Wednesday, 11 June 2008

Fist of Fury (Hong Kong, 1972)

Bruce Lee is a legitimate legend, but the films he starred in – as distinct from his performances within them – are generally disappointing. Too often, the scripts are un-involving, the actors unconvincing and the direction uninspired. Fist of Fury is the exception – a high-impact martial arts masterpiece worthy of combat cinema’s greatest star, and of any audience’s attention.

Lee plays Chen Jeh, the standout student of Jing Mo, a patriotic but pacifistic Chinese martial arts academy in Japanese-controlled Shanghai. After Jing Mo’s master dies, representatives of a Japanese bushido school burst in and insult his memory. Although his superiors advocate non-violence, Chen soon retaliates, and his shin-smashing assault on the entire student body at the dojo downtown sparks a gang war that’s quickly intensified by his investigations into his beloved teacher’s mysterious demise. (And his habit of punching Japanese people until blood leaks out of their eyeballs.)

To enjoy the action in many martial arts movies, you’re required to forget all logic and suppress every twinge of disbelief. (Frankly, I question the effectiveness of the ninja death star when employed in the average pub brawl, and I’m not convinced that, faced with an army of exquisitely skilled sword-wielding assassins, even the most polished practitioner of Tiger Crane Kung Fu wouldn’t be better off just distracting them for a second and running away like a deadbeat babyfather.) The fights in Fist of Fury, however, require no such indulgence. Lee, and director Lo Wei, stage a succession of low-tech tear ups that are so spectacular, and so realistic, they make you duck and dodge in your seat – and, beyond that, Lee’s transcendent charisma and clearly genuine ability to beat up practically anyone in the world sweep away any lingering improbabilities.

Frequently, kung-fu films only come alive during the fight scenes – and, on top of that, many of those fights scenes often seem to have been included not to propel the story or illuminate the characters, but to satisfy some studio quota of punches per hour. Fury avoids both these drawbacks through the constantly increasingly tension created by the certainty that Chen’s revenge does not – as is almost always the case in action movies – somehow take place outside the law. Even as we are cheering him on, we’re aware that Chen’s actions are criminal; that, for however admirable a reason, he has made himself a murderer; and that he’ll be held accountable for it. Because of this, none of the fights he picks are unimportant – each is an encounter for which he, a young man of supreme potential, is prepared to sacrifice his freedom and future – and none of the quieter scenes are insignificant. There’s even a believable love interest, whose charming concern for Chen’s physical safety in the short-term, and for their shared aspirations in the long-, remind us that the events of this film aren’t being played out in one of those uncomplicated movieworlds where life-long happiness is the inevitable product of giving your enemies a righteous hiding in the final scene.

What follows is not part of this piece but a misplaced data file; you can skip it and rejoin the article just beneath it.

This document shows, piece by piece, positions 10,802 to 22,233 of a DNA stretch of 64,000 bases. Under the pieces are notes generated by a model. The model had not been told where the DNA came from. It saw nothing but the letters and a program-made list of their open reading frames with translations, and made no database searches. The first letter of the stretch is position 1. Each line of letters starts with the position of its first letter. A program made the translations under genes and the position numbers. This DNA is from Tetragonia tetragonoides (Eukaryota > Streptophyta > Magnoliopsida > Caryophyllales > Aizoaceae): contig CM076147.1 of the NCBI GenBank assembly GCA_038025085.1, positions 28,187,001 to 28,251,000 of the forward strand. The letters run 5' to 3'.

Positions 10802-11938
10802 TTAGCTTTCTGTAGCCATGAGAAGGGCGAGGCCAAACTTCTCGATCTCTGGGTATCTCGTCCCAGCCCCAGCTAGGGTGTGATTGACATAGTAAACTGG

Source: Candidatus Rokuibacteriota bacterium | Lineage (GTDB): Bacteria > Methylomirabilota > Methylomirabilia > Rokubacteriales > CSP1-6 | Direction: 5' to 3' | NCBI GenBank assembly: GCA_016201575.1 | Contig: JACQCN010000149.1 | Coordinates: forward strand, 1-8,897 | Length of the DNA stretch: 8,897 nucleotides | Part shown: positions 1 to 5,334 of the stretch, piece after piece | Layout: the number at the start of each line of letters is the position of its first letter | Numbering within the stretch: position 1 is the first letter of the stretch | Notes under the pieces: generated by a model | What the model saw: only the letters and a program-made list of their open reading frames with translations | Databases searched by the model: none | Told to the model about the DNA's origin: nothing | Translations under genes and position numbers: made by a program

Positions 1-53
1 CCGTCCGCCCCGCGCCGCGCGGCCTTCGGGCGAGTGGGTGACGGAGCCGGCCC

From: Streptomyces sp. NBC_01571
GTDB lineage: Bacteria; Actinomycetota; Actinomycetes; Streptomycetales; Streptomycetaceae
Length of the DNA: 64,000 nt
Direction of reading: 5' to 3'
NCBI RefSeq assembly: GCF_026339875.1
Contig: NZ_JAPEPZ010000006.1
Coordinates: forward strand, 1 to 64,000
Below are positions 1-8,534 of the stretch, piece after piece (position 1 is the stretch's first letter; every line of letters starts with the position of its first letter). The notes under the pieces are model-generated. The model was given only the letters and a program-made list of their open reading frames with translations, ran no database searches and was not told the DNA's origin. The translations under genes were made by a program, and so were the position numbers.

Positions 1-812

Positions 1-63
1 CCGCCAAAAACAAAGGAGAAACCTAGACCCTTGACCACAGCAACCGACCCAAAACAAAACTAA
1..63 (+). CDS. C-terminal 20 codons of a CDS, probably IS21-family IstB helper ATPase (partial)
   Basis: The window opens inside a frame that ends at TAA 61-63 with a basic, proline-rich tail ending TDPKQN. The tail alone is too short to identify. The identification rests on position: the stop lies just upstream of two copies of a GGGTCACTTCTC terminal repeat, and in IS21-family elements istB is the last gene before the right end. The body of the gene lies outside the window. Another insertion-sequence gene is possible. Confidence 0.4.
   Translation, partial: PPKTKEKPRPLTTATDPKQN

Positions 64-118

This certainly isn’t a perfect picture – the dialogue is often threadbare, the bad guys are all one-dimensional dastards, and, at one point, an iron bar-bending Russian mafia boss is flown in just to give Lee’s character an extra ass to kick – but its intelligence in maintaining a tight plot and its bravery in eschewing an all-is-well ending mark it out from the likes of Enter- and Way Of The Dragon. Of course, the whole production is just an excuse to display Lee at his lightning-limbed, bare-chested best, but it’s all executed with such panache and aplomb we don’t mind any more than we mind a Laurel and Hardy film being just an excuse for Stan and Ollie to lark about.

The mere presence of Lee makes Fist of Fury superior to virtually all other kung fu films; every moment he is onscreen provides an emphatic answer to the question – if you’ve ever felt the need to ask it – of why he is hero-worshipped with such unparalleled intensity even decades after his death. But that’s not enough to make this a great movie. What elevates Fury into a classic is that, for once, everyone else in a Bruce Lee film raises his or her efforts to something approaching his level. If you have even the weakest craving for a cinematic serving of sweaty machismo and undiluted adrenaline, Fist of Fury is the picture to see.

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